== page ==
Options Update: Visa Inc. Traders Begin Positioning Ahead of Earnings

Last week, Visa Inc.
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announced that it would release its fiscal first-quarter earnings results after the market close on Feb. 4, 2009.

Currently, analysts are forecasting a profit of 66 cents per share from the credit card titan, up sharply from last year’s breakeven results. Historically, V has matched or beaten Wall Street’s views in each of the past 4 reporting periods, with an average upside surprise of about 12.4%.

Calls are the investment vehicle of choice as V’s earnings report looms. Currently, the stock’s Schaeffer’s put/call open interest ratio (SOIR) of 0.40 rests at its second lowest level since the stock went public in March 2008. What’s more, the International Securities Exchange (ISE) and Chicago Board Options Exchange’s combined 10-day call/put ratio of 1.29 underscores a preference for bought-to-open calls over purchased puts during the past 2 weeks.

In today’s trading, it seems that options traders are beginning to position themselves in earnest ahead of the event. Visa’s call volume has surged to more than 25,000 contracts, outpacing the stock’s average daily call volume by nearly 6 to 1 and placing the stock on today’s Intraday Volume Explosion List. Digging into this flood of options reveals that the most active contract is the deep out of the money February 65 strike.

Visa option volume details

The Anatomy of a Visa Call Positions

Given the ISE/CBOE data above, I was a bit startled to see that nearly all of today’s more than 19,600 calls that changed hands on V’s February 65 call appeared to have been sold. Open interest at this option totals a mere 17,416 contracts, lending credence to the idea that the stock was targeted by sell-to-open call positions. A call-sell position is similar to a put-sell, except that the trader needs the shares to remain below the sold call through expiration in order to keep the premium received. As you might have guessed, I will be running with a call-selling theme this afternoon.

Specifically, a block of 17,579 February 65 V calls traded at the bid price of $0.60 at 10:04 a.m. Eastern time, netting the trader a total credit of $1,054,740 — ($0.60 * 100)*17,579 = $1,054,740. As noted above, the call-sell trader keeps the premium received on the trade as long as the underlying shares remain below the sold strike through expiration, which, in this case, is Feb. 15, 2009.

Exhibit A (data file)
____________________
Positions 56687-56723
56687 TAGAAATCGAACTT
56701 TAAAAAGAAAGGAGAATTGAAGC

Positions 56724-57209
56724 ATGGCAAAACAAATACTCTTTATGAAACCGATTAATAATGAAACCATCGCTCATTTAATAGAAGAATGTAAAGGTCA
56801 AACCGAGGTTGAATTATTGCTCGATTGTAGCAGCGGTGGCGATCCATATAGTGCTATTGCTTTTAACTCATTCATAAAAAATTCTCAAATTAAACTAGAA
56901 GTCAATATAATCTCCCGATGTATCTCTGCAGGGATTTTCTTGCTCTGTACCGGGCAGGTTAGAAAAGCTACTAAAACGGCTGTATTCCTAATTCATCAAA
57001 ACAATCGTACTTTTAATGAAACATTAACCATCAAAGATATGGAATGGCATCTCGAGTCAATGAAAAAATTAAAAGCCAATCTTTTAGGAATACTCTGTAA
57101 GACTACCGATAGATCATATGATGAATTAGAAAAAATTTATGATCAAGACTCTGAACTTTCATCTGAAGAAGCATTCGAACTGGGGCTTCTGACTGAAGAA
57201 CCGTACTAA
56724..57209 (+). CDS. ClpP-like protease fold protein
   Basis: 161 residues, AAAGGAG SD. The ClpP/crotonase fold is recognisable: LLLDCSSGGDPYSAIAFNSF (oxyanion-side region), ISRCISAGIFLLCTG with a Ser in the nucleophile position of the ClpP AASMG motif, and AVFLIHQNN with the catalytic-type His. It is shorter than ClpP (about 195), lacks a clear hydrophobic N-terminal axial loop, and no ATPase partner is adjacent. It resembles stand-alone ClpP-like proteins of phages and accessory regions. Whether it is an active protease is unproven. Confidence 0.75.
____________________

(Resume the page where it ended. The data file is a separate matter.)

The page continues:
By entering this trade, the investor is indicating 1 of 2 things: that he expects V to remain below $65 per share through expiration, or that he wishes to sell the stock at $65 per share. In today’s trading, the stock has fallen nearly 3% and is threatening short-term support at its 10-day and 20-day moving averages. Let’s see if the stock’s technical or sentiment backdrops provide any additional drivers for this trade.

Getting Technical

Rallying alongside the broader market, V has gained more than 24% since setting an all-time low in late-November 2008. Despite the momentum, the shares have been unable to break out above technical resistance at the 58 level. What’s more, V’s declining 20-week moving average has descended into the region and could create additional problems for the equity. V has not closed a week above this trendline since its inception in August 2008.

Additionally, the selection of the 65 strike as the site of the sold call greatly benefits any V shareholder looking to maintain exposure to the shares. This region is home to former support for the security, which could create a ceiling for any sharp rallies in the shares. As such, a February 65 call allows a V shareholder to retain their shares, while capturing premium on their underperforming holdings.

That said, put buyers should pay close attention to building short-term support in the 52 region, as well as the stock’s rising 10-week moving average. V has not closed a week below this intermediate-term trendline since the last week of November 2008. This double-barreled support could place quite a crimp in any outright bearish position on the equity heading into February’s earnings report.

Weekly chart of Visa since March 2008 with 10-week and 20-week moving averages

The Sentiment Drivers

While the technical backdrop favors a call seller due to the staunch overhead technical resistance and potential for support in the 52 area, V’s sentiment backdrop is skewed in favor of put buyers. As noted above, options traders are betting heavily in favor of an extended rally in the shares. Wall Street analysts are echoing this cry, as 12 of the 20 brokerage firms following V rate the shares a “buy” or better. Meanwhile, short sellers have largely ignored the security, as only 1.5% of the stock’s float is sold short.

Sentiment indicators for Visa

The Verdict?

Should Visa disappoint investors with its first-quarter earnings report, we could see bullish sentiment levied against the shares unwind in the form of added selling pressure. This exodus of optimism could amplify in magnitude if the stock breaches technical support near its 10-week trendline and the 52 level. Such a move does not greatly affect today’s call-selling example, as the trader would keep his premium as long as V remains below the 65 level.

That said, if you do not own the shares, the technical and sentiment indicators above suggest that greater returns could be had by playing a put position on the shares. This is especially true if V rallies back into overhead resistance near the 56-58 region prior to the company’s earnings report.

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Copyright Schaeffer’s Investment Research. www.schaeffersresearch.com.